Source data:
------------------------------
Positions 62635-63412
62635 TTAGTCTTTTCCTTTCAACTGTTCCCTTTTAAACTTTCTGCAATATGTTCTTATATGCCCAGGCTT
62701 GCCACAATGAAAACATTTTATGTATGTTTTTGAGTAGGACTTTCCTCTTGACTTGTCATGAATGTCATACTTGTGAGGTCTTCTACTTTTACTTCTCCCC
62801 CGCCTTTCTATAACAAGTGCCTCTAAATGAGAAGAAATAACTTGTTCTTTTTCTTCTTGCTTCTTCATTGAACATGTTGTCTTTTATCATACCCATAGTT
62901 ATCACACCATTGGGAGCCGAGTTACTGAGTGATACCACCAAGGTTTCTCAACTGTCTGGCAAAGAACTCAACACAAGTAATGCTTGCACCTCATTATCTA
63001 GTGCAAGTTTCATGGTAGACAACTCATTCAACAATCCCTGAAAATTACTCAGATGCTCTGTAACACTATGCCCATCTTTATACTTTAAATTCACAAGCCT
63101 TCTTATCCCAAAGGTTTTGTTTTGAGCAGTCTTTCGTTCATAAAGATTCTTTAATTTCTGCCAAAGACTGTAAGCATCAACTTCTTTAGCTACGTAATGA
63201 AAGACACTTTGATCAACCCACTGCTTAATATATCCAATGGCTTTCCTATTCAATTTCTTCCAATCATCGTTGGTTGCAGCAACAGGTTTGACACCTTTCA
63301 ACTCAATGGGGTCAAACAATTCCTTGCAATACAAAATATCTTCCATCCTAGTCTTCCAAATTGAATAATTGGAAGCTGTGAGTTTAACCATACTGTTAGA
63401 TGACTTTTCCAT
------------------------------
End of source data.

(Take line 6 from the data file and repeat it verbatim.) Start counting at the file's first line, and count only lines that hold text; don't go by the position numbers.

63001 GTGCAAGTTTCATGGTAGACAACTCATTCAACAATCCCTGAAAATTACTCAGATGCTCTGTAACACTATGCCCATCTTTATACTTTAAATTCACAAGCCT